Monday, January 28, 2008

A female equivalent for misogyny?

A friend from university rang me earlier and asked me if there was a female equivalent for 'misogynist'. The best we could come up with (with a combined 14 years of study at university, much of which was the study of gender-based issues!) was 'man-hater'.

So I looked it up online. First stop, Wikipedia:

Misogyny is hatred or strong prejudice against women; an antonym of philogyny. Those holding misogynistic beliefs can be of either sex.


I ended up on (which looks like it might be a useful new resource?):

The equivalent is misandrist (a person who hates persons of the male sex), a rare word but seemingly much sought-after. The corresponding noun for the attitude is misandry.


I wonder why it is 'much sought-after'? (I will have to ask Izzie why she wanted to know, she didn't have time to say when she rang me.) Sought after by men hoping to redress the balance of accusation, or women advocating the practice (hoping to redress the balance of power)? Or sought after because misandry is in fact increasing in society? Does expressing the belief that all men are, erm ... idiots (substitute your preferred word!), make a woman a misandrist? As men retain the greatest portion of power in our society, does it even matter? Surely misogyny goes beyond the emotion of hatred and is more about the desire for control, and the action of power. Can misandry ever really be the female equivalent of misogyny?

I like the word 'misandrist' because it redefines the widely-accepted notion of 'feminist' as a female equivalent of 'misogynist'. Feminists have so often been referred to as "man-hating" when in fact they are the supporters of feminism, which is simply 'the belief in the principle that women should have the same rights and opportunities as men'. (Oxford Dictionary) Yes, feminists often express this belief in terms of anger at the injustice of inequality (and are therefore "neurotic" or "unbalanced"!) but anger is very different to hatred.

A feminist is not necessarily a misandrist. And a misandrist is not necessarily a feminist.

It's very interesting to see that Wikipedia suggests misogynists 'can be of either sex'. I hadn't really thought about this. But I have met women who are misogynists. And men who are misandrists. Although I wouldn't say they expressed 'hatred' but rather 'scorn' or 'contempt'.

Is it really possible to hate your own sex?

It seems a bizarre notion, but than so is misanthropy!

Hmmmm. Interesting ... I think I'll have to think about this some more, but now am going to get back to my much neglected Student Mum blog!

So easily distracted ...


aliqot said...

I'm sure I'll come back to this. Feminism was never originally about hating men, was it?
Much more to do with allowing both sexes to have a more balanced life - work/life, emotion/reason and so on.
Not to mention redressing the inequality of power.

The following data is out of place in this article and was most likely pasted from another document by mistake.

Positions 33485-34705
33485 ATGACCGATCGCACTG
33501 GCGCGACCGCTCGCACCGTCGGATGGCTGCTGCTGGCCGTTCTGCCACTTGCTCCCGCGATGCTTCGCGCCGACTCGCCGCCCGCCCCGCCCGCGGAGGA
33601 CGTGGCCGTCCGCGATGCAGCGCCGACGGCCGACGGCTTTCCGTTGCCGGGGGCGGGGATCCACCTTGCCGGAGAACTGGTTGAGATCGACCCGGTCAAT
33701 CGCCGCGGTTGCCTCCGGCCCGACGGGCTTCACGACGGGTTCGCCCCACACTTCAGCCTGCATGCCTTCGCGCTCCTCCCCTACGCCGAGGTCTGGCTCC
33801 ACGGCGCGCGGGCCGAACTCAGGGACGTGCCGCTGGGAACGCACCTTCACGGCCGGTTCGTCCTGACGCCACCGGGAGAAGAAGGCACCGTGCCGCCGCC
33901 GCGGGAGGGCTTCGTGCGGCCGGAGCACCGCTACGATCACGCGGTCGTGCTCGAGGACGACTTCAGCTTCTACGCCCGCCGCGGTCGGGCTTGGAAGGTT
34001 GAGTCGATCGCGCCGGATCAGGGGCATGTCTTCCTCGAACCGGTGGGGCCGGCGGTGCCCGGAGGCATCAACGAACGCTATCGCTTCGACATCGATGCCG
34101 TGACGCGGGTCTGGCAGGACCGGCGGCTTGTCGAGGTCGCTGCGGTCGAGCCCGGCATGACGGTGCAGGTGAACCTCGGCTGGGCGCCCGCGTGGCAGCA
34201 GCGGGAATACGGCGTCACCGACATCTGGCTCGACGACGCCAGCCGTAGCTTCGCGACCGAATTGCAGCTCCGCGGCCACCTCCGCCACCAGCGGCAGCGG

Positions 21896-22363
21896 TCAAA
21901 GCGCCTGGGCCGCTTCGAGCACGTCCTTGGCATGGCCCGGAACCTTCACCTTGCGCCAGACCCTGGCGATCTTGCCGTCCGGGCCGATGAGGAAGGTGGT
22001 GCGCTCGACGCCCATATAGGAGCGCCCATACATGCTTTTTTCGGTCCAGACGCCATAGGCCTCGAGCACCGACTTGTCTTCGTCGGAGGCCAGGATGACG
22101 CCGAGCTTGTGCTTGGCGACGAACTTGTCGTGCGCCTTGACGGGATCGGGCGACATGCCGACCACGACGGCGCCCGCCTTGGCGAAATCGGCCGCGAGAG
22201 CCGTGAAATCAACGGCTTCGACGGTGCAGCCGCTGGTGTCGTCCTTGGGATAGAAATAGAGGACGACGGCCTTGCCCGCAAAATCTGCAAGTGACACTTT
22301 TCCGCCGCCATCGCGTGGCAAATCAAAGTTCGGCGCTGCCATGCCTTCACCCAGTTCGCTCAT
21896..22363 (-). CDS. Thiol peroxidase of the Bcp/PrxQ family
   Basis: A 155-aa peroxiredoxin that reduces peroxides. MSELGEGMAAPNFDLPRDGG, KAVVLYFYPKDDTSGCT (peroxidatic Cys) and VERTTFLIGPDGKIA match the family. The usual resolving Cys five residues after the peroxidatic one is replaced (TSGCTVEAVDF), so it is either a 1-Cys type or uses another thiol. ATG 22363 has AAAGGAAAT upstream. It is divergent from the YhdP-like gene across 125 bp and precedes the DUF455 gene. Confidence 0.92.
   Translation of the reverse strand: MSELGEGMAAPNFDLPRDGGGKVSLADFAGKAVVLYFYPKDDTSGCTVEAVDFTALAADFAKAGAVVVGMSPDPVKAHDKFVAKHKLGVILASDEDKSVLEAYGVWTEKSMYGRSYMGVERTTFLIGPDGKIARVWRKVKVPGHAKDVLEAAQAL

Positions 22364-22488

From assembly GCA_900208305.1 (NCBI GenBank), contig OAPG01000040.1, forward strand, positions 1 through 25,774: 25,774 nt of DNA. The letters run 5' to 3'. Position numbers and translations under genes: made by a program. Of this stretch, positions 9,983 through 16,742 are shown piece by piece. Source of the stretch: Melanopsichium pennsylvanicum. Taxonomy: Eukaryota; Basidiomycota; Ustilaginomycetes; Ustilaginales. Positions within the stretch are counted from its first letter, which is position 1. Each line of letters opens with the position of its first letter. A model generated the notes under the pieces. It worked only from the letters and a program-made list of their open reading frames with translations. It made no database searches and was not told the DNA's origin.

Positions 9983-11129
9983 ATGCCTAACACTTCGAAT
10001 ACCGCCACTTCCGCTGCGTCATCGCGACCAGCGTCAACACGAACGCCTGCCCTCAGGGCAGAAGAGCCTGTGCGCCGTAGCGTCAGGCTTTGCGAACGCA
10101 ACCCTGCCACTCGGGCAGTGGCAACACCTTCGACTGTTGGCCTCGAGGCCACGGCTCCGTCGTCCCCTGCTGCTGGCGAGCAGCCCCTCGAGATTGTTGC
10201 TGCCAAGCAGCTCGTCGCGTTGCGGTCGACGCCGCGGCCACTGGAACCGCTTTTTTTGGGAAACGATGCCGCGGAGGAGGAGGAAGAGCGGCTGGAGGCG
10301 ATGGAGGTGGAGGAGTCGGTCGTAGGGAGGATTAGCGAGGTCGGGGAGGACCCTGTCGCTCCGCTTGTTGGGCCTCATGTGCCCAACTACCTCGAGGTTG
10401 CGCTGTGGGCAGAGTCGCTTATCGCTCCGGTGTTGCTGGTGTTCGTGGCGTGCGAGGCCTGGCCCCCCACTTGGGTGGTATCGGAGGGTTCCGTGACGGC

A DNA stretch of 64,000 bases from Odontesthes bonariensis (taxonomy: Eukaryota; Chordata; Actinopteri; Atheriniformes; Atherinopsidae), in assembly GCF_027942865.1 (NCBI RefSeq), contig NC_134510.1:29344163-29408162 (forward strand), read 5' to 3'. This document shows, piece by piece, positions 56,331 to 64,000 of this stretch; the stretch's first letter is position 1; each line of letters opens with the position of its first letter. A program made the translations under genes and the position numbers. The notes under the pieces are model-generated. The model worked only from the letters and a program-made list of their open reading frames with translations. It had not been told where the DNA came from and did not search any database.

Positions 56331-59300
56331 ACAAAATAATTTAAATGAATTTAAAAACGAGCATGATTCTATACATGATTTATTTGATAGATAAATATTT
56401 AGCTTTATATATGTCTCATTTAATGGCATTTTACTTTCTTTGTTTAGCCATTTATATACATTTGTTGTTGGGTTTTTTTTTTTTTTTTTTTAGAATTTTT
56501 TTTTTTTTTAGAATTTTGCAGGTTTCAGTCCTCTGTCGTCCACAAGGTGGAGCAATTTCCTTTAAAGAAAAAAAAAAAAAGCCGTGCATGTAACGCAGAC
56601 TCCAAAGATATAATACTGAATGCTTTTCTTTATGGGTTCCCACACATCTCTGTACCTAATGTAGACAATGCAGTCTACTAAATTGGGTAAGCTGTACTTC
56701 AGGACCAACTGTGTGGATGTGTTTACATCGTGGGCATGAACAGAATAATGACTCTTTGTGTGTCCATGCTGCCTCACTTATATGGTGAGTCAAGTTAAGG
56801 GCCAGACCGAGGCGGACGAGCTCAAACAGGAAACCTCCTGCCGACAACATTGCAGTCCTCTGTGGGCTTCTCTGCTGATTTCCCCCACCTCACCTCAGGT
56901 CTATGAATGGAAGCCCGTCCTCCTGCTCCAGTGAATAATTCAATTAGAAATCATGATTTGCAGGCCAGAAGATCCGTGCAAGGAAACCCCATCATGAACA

A very interesting post. I just wanted to let you know I'd read it.

Pacha said...

Here in Italy people take feminism to mean man-hating. Completely. And it annoys me no end how people refute the term (applying it to themselves - or not!) without understanding its actual meaning.

Is there one word definition for a feminist misandrist? I like the 'mis' bit of these words as if the people who hate the other sex are missing the point!

You learn something new every day!

HelenMH said...

How interesting! I'd never even thought about this! I like Pacha's theory that the 'mis' means they are missng the point! Or possibly missing out on something x


Maybe there are more misogynists than there are misandrists, which is why we never hear the term? Although judging by the fact that it's 'much sought-after' that could be about to change!

Shame either exists really - certain traits you might not like about an individual (of either gender) is surely normal, but full on prejudice against an entire species is wrong!

Moondreamer said...

Thank you, aliqot!

You're right, feminism was never intended to be about hatred, but about balance and equality. I suppose like any philosophy (is that the right word?) it has inevitably been hijacked by those with other intentions. I think it's incredibly sad that feminism is so generally misunderstood and is so often viewed as a negative thing.


Pacha, I think the same is true of the UK. It drives me nuts too!

A few years ago, I even stopped calling myself a 'feminist' for a while, preferring the less elitist 'universalist' (a la wonderful Alice Walker) perhaps because I felt people were less likely to make unfounded judgements about me, like that I didn't like men ... I love men! (I think they're confusing sometimes, but that's ok, it's good to be confused sometimes!)

" if the people who hate the other sex are missing the point!"

I love that!


Helen, I hadn't given it much thought either, though now I'm wondering why.

I agree, Pacha's 'mis/missing' the point is excellent, and you're so right ... they are definitely missing something!

I'm glad Izzie rang me!


Karen, I'm not sure if there are more misogynists, or if misogyny is just a more accepted concept?

It's an interesting topic and will no doubt keep me thinking for a while!

You are so right about it being a shame that either exist. I hate intolerance or bigotry of any kind! (Erm ... perhaps 'hate' isn't a good word to use in this context!) And I don't understand it, I revel in the fact that there is so much difference in the world, it makes life interesting! :o)

Annieye said...

This was very interesting to read. I think many of these behaviours are learned as children.

Moondreamer said...

Ha! I have just this minute posted something about this with regard to children, Annieye (great minds, hey!)

I agree with you (and am somewhat guilty ...)


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